Possible to add 1/2 or 1 to the trill symbol?

Is there any way to create this in Dorico? And if not, how would this have to notate traditionally? With a flat symbol? Or with a natural? There isn’t a key signature, so I always have trouble figuring this out.
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Wouldn’t you normally trill up a semitones? In which case you don’t really need anything other than tr.

There has been a thread about this not long ago:


I don’t know, I always thought that there need to be something when working in a non-key signature score.

Thanks. I will keep the flat symbol for now which should make clear that it’s a semitone.

Surely you mean a natural?! A flat in this situation is ambiguous at best…

That’s the confusing thing for me, I have some kind of blind spot to recognize what’s correct here. I trust your judgment, Leo. Natural it is :sunglasses:

And a natural might imply a downward trill from G# to G. I really would be wondering why just tr could be misinterpreted. I would certainly play it as G# to A natural without any extra indication. But I suppose…

That is why I would like to use a 1/2 and 1 symbol instead. No confusing any more.

Robert has a valid point here, but as far as I’m aware there’s no convention for using 1/2 and 1 to represent t semitone and tone in this context.

That’s not quite correct. This kind of notation is often used in film scores.

Right now I’m performing one of John Williams’ Harry Potter scores (complete movie, with the film) and this is used quite frequently.

1/2 and 1 is certainly handy for transposing instruments and is also frequently seen in contemporary scores. Traditionally, the accidentals apply to the note above, i.e the trill note…

Can someone post a (small) image/example of this notation? I’d like to see what it looks like.

See the original post, Derrek.

Thank you.

I got this idea actually from the CineScore Film Scoring Template which I bought when it first came out.

Fair enough - thanks for correcting me, rkrentzman and fratveno.

However, as a player that DOESN’T play film sessions I’d be puzzled by a “1” or a “1/2” above a trill - I can categorically say that I’ve never seen it outside of this thread, and I do play a lot of contemporary music.

Elaine Gould’s “Behind Bars” doesn’t mention this method of labelling trills - she talks about the upper notes of trills defaulting to whatever the scale describes (which obviously would be affected by a key signature if there was a key signature), and sharp, natural or flat signs relating to the note above the starting note of the trill. So in this case, if it’s treble clef then it’s G# to an A-something - hence my remark about a flat sign causing confusion (it would generally be taken to mean an A flat, which of course is pretty darn close to the G# that we started on). Even worse if it’s bass clef, as that would mean a B# to a Cb.

Gould also describes a method that I see all the time in contemporary music, that uses one or more stemless notes to the right of the main trill note, generally bracketed, showing exactly which pitches are required. This method is unfortunately difficult to achieve in Dorico right now.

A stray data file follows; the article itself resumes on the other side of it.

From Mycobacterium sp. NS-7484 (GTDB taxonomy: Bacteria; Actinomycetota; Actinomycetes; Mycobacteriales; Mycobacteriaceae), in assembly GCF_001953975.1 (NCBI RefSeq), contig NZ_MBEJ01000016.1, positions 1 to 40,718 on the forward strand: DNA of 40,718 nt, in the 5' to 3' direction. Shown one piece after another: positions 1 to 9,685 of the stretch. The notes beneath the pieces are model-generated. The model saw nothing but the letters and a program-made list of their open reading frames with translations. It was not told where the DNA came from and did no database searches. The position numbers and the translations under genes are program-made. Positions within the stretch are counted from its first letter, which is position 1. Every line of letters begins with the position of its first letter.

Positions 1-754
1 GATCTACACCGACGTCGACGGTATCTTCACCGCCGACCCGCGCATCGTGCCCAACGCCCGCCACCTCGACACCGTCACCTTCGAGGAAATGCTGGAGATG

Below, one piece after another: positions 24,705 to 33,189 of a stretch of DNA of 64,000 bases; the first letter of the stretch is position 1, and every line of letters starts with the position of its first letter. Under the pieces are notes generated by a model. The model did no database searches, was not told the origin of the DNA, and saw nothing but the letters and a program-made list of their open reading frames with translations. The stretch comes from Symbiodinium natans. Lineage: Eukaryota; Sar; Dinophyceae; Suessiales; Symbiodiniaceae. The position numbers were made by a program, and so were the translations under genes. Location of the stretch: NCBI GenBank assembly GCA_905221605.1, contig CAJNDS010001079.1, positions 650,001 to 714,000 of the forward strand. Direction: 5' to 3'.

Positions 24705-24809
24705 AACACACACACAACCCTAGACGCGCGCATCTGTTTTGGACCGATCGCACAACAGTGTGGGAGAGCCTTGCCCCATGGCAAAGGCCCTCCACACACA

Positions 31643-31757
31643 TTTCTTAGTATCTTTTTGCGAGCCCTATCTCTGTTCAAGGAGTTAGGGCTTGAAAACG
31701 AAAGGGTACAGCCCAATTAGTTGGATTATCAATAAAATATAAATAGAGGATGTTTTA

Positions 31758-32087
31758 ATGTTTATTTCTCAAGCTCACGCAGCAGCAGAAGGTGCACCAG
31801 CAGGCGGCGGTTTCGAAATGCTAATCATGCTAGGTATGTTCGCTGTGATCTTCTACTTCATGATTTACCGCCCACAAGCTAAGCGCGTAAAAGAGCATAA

FWIW I highly advise against using “1” or “1/2” above a trill if this is NOT destined for a film session. If it’s music for film then disregard this post as I’m completely unqualified in this area. If it’s not for film then feel free to disregard this post as it’s just the opinion of one man on a forum!

The confusing thing for me is that, indeed, when there is a key signature, it’s clear that the trill notes are following the scale, but what if there isn’t a key signature to guide the trill notes and I would like for example a g-flat trill on an f-note? Or an f-trill on an e note? Without key signatures (and where the music is clearly not in C-Major/a-minor), how would I know what the trill is supposed to do? I find it very clear therefor to use 1/2 and 1 trill symbols instead, no confusing anymore. Not sure though how to solve this in Dorico, maybe using an inserted graphic is the best solution for now. That is how I make the pedal diagrams.

The strength of this notation for extended trill passages has to do with how string players read and is, generally speaking, used for strings more often than for other instruments. For more isolated trills, many movie scores use multi-note tremolo instead. When a string player apprehends a passage such as the above mentioned “Hedwig’s Flight”, the player simply has to read the first note and trill with the same relative finger position throughout the passage. The notation helps sight-reading.

I apologize for the copyright violation here, but I’m quite certain that in a movie session, where all players are likely sight-reading, violinists and violists would would MUCH rather see this:

Than this (apologies for the lack of double-flat trills, but Dorico is aware):

In this respect, I would support Dorico in presenting us with that choice in the fullness of time.

Claude, I see what you mean.

The OP does not refer to an extended trill passage, though!

Dorico team, maybe this could could be seen as a feature request.

Andre, to use the traditional method all you have to do is work out what notes you want the trill to be. The starting note is the lower note (unless preceded by an upper grace note) and the higher note is always one notename higher, clarified with a natural, flat or sharp.

So if you have no key signature than a G# will always trill to an A, and what you want in this instance is a natural.

For an F/Gb trill you want an F printed with a flat sign above the trill.

For an E/F trill you want an E printed with a natural sign above the trill.